I told you about it here, but I wanted to remind everyone in North Carolina that the week of April 4-10, 2011 has been declared by the Governor of NC to be Invasives Awareness Week. The issue of invasive exotic species is an increasingly serious one throughout the United States, even the world.
And it most certainly is serious in the southeastern United States, especially in the Piedmont region, because so much land is being disturbed as millions of new folks continue to relocate here.
If you live in North Carolina, the North Carolina Exotic Pest Plant Council has set up a Web site about Invasives Awareness Week that lists all the groups across the state holding events to bring attention to this issue during the upcoming weeks. Find an event near you and go learn what you can do to help.
If you live in the southeastern US and you are interested in the health of the fields and forests that surround your homes and communities, I encourage you to educate yourself about this issue. Learn which space invaders are our biggest threats. Learn how to identify and eradicate them from your yards and gardens. The more of us who know about this issue and are willing to do something about it, the more we can all hope our native environments will withstand this exponentially increasing assault on them. A good place to start is the Web site of the Southeast Exotic Pest Plant Council.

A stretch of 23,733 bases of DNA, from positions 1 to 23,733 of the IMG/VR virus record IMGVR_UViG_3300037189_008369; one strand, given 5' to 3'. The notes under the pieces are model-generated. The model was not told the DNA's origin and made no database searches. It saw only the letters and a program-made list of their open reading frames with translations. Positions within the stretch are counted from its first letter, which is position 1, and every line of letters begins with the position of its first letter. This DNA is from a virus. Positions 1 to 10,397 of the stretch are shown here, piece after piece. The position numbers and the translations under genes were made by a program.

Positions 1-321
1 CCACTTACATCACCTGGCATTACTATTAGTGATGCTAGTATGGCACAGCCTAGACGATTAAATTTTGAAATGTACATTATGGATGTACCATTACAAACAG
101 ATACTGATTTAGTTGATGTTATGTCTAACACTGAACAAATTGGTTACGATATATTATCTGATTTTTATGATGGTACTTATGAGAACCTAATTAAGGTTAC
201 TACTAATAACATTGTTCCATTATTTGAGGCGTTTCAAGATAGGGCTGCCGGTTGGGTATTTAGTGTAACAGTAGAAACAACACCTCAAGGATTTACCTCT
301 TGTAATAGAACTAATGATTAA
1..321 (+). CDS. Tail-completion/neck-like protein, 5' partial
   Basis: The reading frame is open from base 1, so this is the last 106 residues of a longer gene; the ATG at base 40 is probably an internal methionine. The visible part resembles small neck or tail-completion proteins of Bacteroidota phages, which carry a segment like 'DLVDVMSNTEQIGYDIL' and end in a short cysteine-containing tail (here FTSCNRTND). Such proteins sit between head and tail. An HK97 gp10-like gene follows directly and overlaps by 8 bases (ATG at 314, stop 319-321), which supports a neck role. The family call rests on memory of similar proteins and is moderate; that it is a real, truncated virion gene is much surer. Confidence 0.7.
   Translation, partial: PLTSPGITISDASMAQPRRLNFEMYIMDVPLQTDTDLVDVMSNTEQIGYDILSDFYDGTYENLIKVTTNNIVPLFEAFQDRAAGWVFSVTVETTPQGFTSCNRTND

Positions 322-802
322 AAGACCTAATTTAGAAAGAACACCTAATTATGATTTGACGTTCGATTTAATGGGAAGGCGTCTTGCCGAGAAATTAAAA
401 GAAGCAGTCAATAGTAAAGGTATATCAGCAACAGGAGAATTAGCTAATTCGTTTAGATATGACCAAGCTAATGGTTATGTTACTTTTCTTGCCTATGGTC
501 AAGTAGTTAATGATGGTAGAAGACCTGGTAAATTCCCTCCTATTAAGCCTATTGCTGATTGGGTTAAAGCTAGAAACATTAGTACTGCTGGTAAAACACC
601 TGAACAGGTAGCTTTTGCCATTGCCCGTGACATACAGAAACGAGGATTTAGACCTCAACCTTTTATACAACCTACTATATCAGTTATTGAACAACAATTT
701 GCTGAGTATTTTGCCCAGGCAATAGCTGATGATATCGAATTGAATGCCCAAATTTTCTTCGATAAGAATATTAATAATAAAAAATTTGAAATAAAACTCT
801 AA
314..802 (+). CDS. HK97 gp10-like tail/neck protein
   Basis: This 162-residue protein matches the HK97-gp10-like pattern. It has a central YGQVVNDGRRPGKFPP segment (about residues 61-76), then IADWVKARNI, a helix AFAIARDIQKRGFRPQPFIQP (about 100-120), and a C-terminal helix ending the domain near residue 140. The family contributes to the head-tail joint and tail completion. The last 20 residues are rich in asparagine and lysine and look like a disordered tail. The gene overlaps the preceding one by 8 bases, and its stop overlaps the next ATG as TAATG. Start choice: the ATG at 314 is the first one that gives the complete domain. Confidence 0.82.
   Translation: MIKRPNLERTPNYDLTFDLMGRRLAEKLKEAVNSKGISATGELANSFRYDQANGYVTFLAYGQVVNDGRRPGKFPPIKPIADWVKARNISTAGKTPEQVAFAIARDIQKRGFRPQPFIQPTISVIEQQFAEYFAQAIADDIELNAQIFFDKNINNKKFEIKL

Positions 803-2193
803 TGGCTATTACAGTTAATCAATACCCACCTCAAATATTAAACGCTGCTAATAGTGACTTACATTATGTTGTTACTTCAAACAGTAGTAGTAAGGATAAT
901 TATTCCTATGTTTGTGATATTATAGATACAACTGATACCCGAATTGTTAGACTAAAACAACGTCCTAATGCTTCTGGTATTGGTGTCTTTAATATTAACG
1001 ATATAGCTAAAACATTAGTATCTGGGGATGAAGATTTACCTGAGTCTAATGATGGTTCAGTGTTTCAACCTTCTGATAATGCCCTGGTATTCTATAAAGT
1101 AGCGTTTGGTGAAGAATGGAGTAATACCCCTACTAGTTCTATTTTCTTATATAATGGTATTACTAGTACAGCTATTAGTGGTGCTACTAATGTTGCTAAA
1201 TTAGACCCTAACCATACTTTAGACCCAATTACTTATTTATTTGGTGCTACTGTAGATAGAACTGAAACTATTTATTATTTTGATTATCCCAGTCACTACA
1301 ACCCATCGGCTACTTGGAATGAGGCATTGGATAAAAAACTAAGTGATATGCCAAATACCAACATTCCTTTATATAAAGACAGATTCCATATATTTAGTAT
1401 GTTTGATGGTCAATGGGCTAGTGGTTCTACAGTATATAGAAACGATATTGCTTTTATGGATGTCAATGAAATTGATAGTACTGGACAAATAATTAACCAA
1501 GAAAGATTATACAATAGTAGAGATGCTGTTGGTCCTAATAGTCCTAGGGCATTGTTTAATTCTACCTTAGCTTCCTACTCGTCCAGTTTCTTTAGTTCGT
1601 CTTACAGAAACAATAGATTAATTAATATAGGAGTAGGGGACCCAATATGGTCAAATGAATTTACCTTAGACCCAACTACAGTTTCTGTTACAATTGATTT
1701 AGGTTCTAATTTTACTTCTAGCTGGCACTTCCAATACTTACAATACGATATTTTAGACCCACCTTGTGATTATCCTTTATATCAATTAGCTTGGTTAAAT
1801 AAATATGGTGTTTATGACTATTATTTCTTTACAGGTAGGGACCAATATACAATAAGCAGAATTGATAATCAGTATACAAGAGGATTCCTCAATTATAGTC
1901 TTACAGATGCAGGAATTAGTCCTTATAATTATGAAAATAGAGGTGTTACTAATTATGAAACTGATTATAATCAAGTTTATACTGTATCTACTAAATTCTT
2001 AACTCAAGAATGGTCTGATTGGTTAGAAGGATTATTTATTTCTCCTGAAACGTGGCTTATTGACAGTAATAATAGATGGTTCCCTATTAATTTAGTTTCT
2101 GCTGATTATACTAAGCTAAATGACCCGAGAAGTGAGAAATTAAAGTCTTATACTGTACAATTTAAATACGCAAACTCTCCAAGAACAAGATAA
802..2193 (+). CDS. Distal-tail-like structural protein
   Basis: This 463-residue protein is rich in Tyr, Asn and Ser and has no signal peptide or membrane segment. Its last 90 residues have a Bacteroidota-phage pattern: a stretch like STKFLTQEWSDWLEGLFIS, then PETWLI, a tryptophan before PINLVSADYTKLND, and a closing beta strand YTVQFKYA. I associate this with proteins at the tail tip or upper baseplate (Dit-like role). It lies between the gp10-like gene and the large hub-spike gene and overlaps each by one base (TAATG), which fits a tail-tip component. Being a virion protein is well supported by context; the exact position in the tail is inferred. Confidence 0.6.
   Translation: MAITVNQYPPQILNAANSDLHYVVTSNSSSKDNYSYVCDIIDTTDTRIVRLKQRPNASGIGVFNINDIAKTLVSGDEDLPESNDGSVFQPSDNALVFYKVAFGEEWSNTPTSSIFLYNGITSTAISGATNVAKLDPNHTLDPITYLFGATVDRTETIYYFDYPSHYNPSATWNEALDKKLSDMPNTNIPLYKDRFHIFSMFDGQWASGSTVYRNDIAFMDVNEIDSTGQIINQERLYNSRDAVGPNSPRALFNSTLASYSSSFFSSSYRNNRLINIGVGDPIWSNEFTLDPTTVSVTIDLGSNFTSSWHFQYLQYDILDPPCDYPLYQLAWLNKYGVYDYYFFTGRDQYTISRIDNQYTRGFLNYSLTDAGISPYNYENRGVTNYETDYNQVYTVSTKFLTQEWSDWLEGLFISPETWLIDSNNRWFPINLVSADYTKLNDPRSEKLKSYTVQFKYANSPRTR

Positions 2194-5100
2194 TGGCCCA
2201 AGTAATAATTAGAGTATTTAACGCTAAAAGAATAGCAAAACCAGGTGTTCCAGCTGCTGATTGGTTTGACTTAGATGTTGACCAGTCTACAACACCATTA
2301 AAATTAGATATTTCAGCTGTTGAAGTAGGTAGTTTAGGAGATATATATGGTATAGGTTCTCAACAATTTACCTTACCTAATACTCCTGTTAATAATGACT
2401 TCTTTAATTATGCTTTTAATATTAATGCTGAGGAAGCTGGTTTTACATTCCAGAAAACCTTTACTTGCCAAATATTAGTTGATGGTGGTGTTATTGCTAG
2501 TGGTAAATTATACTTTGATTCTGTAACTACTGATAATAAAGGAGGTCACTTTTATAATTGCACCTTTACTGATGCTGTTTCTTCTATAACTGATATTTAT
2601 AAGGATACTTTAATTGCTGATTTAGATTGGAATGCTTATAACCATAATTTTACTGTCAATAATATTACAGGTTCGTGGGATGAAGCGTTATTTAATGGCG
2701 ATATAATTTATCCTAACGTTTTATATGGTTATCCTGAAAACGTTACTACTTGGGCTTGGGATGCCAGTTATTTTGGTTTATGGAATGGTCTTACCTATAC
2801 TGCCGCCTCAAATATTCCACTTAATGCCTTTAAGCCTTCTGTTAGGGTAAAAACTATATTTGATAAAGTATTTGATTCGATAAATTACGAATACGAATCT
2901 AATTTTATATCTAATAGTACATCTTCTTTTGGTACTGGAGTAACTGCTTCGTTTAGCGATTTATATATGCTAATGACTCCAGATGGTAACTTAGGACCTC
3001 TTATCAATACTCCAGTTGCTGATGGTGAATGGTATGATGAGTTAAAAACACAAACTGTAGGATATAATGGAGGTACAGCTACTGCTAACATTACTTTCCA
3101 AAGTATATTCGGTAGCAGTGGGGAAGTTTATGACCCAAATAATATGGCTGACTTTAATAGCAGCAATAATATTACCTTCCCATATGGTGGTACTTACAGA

And if you’re wondering what invasive species have to do with piedmont gardening, I assure you the two subjects are intimately linked. Gardeners are contributing significantly to the problem by continuing to buy and plant invasive exotic species in their yards and gardens, and to tolerate those already growing there.
But even if your yard is free of invasive species now, it won’t be for long if we don’t take steps to protect surrounding woods and fields from further contamination by non-native space invaders. If our fields and forests continue to be degraded by invaders, much of what we love about the southeast Piedmont will begin to disappear. The first to go will be sensitive wildlife species as their food sources and habitats disappear.
I, for one, don’t want to live in a Piedmont without the summer song of Wood Thrushes in the shrubby shadows, or the caterpillar-devouring help of the myriad warblers that visit during the growing season.
The southeastern Piedmont is a beautiful place. That’s why so many people from other parts of the country and the world continue to move here. I pray that all of us — newcomers and native Piedmonters — will become increasingly wise stewards of these special lands.